EDITORIAL: Hunt Tax Proposal Raises Questions
Jim Hunt, perhaps North Carolina's greatest modern governor, is like the E.F. Hutton of the old commercials: When he talks, people listen.
That will be particularly true of the set of tax-reform proposals that Hunt's think tank unveiled the other day. The plan is getting the attention it deserves in the Governor's Mansion and the General Assembly, although it advances a marked pro-business agenda and doesn't really address the overwhelming problem facing state government at the moment, which is a yawning budget gap.
Developed in conjunction with Hunt's Institute for Emerging Issues at N.C. State University, the plea for retooling North Carolina's antiquated current tax system was obviously not developed in a vacuum. It comes at a time when tax revenues have headed for the basement because of the current nationwide (or worldwide) recession.
Meanwhile, there has been no accompanying decline in the need for costly state services. Indeed, that need has increased.
Tough Balancing Act
The state's constitution mandates a balanced budget. But at this point, nobody from Gov. Beverly Perdue on down knows how to design one without creating a lot of new pain and suffering.
Just to put the thing in context: If spending stayed at the same level, it is expected that the budget shortfall for the budget year beginning July 1 would approach $4 billion. That's a whopper of a gap, and filling it will take more than a little nipping here and tucking there.
Within that context, it is significant that the Hunt plan, oddly, does not envision raising any more money. Rather, it seeks a more equitable and realistic distribution of the existing tax burden to take into account changes that have overtaken the state's economy over the decades.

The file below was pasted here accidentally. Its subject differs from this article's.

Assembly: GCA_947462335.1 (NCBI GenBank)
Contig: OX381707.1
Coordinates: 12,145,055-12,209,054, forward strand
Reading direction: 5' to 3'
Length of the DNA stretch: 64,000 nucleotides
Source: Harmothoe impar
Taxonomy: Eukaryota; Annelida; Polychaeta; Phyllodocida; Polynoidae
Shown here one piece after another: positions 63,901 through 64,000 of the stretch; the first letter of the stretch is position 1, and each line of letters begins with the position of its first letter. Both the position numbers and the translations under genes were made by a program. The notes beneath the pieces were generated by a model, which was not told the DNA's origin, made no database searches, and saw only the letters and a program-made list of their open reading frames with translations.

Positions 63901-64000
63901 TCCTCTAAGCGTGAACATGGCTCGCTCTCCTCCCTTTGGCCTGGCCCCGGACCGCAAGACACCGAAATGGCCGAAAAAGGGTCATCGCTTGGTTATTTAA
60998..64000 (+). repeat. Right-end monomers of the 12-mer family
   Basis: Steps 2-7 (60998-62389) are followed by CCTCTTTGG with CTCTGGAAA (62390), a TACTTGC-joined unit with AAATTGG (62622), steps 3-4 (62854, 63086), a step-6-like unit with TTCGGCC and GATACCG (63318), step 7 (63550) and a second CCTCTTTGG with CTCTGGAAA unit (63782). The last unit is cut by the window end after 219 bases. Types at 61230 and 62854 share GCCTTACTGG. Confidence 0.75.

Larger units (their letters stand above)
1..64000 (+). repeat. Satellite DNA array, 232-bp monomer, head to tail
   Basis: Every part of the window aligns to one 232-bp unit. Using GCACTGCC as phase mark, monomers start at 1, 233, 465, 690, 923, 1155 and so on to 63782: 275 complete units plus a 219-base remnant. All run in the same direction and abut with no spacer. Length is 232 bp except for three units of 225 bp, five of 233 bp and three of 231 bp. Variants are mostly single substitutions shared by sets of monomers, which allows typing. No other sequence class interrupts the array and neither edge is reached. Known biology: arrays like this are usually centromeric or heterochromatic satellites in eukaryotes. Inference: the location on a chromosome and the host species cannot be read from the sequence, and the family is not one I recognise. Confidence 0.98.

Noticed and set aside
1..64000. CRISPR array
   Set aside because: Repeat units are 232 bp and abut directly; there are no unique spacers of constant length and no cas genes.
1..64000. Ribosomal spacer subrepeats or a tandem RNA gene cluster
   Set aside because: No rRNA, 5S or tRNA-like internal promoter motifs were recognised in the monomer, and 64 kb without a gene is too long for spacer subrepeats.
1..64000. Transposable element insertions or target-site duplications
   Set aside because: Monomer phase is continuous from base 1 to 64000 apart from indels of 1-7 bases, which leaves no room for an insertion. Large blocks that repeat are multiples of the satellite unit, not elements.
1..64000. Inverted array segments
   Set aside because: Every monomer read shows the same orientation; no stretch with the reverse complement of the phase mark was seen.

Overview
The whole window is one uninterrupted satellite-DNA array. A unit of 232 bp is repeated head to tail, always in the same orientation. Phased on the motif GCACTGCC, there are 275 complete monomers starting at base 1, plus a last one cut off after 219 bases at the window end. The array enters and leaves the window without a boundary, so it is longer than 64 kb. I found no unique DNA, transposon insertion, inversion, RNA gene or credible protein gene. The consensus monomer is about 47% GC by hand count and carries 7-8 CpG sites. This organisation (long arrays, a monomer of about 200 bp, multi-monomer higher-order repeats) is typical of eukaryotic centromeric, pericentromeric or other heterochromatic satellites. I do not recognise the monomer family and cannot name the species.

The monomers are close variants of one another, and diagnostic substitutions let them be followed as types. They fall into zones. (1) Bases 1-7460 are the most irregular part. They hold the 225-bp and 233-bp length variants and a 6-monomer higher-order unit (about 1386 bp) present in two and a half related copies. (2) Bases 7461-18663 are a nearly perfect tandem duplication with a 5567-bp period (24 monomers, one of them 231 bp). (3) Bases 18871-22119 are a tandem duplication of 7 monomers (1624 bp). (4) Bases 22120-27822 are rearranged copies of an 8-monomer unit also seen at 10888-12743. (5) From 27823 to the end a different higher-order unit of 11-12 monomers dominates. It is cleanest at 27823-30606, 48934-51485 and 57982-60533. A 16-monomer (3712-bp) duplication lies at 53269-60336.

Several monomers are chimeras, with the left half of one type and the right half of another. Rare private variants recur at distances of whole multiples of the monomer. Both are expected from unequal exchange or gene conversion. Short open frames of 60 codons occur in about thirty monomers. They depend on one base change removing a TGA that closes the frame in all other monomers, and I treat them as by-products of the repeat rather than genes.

Most notably, the argument is that the tax system needs to reflect the fundamental shift that has taken place from a traditional manufacturing base toward an economy depending much more heavily on technology and service industries. For one thing, instead of relying so heavily on income and sales taxes, the Hunt institute and its Business Committee on Financing the Future would shift some of the load toward service transactions that now often go untaxed.
Creating New Problems
That, of course, opens up its own can of worms. The committee would like to see taxes extended to cover an array of services ranging from accounting and legal work to hair styling and landscaping, and each of those gored oxen can be expected to bellow. It wisely excludes medical care, but what about things like automotive care or child care?
Granted, today's economy no longer depends nearly so heavily on the simple manufacture and sale of products. And the Hunt group no doubt has a point when it argues that the state's corporate income tax rate, higher than most surrounding states at 6.9 percent, discourages some new industries from coming here.
But many will argue, with justification, that with so many North Carolinians in a survival mode right now, this may not be the best time for indulging in the luxury of tinkering with the fundamentals of the tax machine -- especially when the proposed change does nothing to balance the budget. Is this really the optimum moment for giving businesses a break while making it more costly for already-strapped everyday citizens to get a haircut or take the family car to the garage?
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